By Gary Susalis
What drove you to get into the music business, specifically radio?
My interest in music began in the late 70’s. It was a combination of a young boy listening to the WLS morning show with John Landecker, and visiting a local radio station that was in a mall in Cherryville, Ill. Then, when I was eight years old, “WKRP in Cincinnati” premiered, and I decided my fate that night.
What is your programming philosophy and how did it come to be?
My programming philosophy began way back in 1988. When other stations were starting to adopt “PD only” music log scheduling, and the musical taste of the jocks was beginning to be drained from radio, I was lucky enough to work for a man that wanted to keep the personality/listener connection. He taught each jock the reasoning behind categories, positioning, and the clock placement of sweepers/jingles/mentions. As I climbed the ladder through terrestrial stations, and two channels at XM Satellite Radio, I decided that I was tired of the major market atmosphere. All the reasons I had loved radio were gone, so I decided that a move back down to a smaller market would be a better idea. I landed in Madison, Wisconsin, and found myself surrounded by many of the things that attracted me to radio in the first place.
What makes your station unique/different in your market?
Being a DB (Digital Broadcast) station, KSHP reaches into multiple markets. After one year of programming, specifically for the continental United States we decided to go worldwide, and changed our programming theory to match. US charts are heavily represented, but listeners from other countries can enjoy a little quality rock and metal from their own artists as well. KSHP-DB is more about the relationship between listener and artist than many of the stations that have come before it. New rock is the absolute foundation of this relationship. Artists deserve the worldwide exposure, and listeners appreciate having a station that adds new music every week.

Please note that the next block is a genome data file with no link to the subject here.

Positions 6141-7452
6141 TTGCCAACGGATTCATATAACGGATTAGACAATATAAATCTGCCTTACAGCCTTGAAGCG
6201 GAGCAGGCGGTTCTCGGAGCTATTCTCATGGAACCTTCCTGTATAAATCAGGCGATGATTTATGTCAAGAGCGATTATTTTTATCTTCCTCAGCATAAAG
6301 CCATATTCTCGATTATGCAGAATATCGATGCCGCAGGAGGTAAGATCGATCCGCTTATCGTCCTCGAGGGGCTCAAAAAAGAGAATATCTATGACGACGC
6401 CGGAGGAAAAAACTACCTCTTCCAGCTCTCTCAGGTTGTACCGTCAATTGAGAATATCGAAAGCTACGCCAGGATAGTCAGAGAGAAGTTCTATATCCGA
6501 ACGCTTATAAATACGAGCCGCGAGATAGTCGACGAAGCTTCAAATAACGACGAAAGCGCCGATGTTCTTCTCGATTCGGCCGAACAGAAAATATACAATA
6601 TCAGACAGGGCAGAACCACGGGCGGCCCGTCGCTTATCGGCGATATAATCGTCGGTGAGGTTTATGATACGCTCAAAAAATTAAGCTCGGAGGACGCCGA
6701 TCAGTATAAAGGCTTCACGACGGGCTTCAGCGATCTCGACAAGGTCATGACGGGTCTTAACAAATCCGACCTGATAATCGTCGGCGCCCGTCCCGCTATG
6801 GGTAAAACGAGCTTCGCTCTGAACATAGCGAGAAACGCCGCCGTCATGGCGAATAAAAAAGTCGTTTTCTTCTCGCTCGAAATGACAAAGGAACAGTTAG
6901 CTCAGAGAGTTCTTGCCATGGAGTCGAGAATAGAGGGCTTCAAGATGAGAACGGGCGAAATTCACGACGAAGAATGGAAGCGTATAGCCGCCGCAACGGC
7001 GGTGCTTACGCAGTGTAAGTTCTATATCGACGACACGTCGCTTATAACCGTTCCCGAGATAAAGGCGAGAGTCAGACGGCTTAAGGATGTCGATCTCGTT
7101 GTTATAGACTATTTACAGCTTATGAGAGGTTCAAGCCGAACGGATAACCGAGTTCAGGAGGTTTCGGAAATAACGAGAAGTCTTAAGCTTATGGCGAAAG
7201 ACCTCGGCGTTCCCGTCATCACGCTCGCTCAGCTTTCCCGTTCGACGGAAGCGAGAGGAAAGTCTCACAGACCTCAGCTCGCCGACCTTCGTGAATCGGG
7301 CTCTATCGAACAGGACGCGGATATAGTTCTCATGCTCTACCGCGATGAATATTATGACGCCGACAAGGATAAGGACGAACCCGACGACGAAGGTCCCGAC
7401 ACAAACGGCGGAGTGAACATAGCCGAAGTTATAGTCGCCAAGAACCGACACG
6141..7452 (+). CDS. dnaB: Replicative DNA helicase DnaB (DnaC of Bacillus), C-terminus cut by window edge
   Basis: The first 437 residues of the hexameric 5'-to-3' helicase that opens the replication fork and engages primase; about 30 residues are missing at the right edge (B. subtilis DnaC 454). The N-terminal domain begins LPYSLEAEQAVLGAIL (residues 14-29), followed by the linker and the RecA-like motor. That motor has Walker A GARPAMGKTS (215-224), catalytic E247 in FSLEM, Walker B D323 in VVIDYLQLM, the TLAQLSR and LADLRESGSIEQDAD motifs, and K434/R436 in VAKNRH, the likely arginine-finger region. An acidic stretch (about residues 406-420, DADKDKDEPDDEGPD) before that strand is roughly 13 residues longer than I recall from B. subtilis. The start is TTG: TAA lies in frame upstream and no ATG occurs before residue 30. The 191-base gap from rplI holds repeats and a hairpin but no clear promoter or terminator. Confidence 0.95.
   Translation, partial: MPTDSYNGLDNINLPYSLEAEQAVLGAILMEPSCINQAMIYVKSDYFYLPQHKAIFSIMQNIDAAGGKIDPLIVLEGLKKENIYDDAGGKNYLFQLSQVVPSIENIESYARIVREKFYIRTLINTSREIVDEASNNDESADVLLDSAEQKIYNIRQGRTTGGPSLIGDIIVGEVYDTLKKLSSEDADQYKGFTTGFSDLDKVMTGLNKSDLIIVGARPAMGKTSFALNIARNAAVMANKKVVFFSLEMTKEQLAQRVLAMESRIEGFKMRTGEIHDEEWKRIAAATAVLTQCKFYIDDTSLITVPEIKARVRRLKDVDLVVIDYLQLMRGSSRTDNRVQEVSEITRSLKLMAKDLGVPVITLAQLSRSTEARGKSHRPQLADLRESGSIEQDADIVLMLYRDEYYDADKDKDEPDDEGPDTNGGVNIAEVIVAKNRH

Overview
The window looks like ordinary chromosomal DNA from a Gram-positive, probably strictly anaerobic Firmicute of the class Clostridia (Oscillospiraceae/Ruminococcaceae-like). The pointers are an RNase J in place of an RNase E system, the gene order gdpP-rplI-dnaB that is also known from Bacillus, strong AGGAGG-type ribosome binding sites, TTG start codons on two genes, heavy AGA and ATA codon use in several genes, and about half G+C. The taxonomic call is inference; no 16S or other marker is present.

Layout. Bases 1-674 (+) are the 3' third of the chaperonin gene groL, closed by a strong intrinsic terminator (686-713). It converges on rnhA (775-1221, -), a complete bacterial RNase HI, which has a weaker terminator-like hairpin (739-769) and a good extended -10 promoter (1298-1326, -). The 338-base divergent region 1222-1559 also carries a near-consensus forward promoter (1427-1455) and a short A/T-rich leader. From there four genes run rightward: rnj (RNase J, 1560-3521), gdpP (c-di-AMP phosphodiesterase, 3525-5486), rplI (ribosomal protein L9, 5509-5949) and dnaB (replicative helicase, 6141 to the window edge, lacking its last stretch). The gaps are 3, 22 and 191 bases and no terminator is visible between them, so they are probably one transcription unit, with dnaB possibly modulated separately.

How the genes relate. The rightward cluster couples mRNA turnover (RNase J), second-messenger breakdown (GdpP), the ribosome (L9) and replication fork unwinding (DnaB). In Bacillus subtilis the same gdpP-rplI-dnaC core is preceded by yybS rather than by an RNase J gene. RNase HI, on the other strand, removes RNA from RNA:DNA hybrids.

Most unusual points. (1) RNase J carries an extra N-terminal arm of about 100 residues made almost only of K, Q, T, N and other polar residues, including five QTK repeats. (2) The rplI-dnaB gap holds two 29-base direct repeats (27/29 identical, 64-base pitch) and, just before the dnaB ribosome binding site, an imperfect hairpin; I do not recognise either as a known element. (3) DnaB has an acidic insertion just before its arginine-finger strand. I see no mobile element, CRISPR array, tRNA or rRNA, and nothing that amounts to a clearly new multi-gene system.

Tell me your three most ‘rock and roll’ moments so far!
I am not sure how “rock-n-roll” any of my moments are, but some have been memorable.
- My PD at my first station had scheduled an interview during my 6a-10a show, and forgot to let me know. The year was 1989, and the elevator doors outside the studio opened about 6:30a. Two guys walked out, and scared the hell out of me because we were in a secure bank building. One was about 6’2”; well probably 6’6” with the hair, and he had black eyes. As he got closer I could see it was smeared make-up from the night before. He just laughed at me, and told me, “Hey I’m Tom here for the interview.” Then I recognized a small guy behind him. It was Freddy Coury. I put two and two together, and realized Tom Keifer looks pretty bad without make-up.
- I did a short stint at a classic rock station, and they had a show featuring Jackyl. Like I said, I don’t know how “rock and roll” my moments are, but they are memorable, and this one was a bit surreal. After my last break they asked me to hang with them. I sat and traded recipes, and cooking tips, with Roman of Jackyl. Weird, I know.
- Just a few weeks after I began working in Madison Wisconsin, I was working a concert post-show party. Elias, from Nonpoint, and I were two of the last to leave. Instead of letting me get in my vehicle, he pushed me in a limo. Elias and I rode around Madison with 6 female fans for the next few hours.
What song/record do you have playing on repeat?
This actually changes from day to day. I have a wide variety of tastes, and people can easily catch me listening to A7X one week, Stitched Up Heart the next, or even busting out Billy Joel. With the recent passing of John Geils, I decided to pull out some of my old cassettes and relive some memories.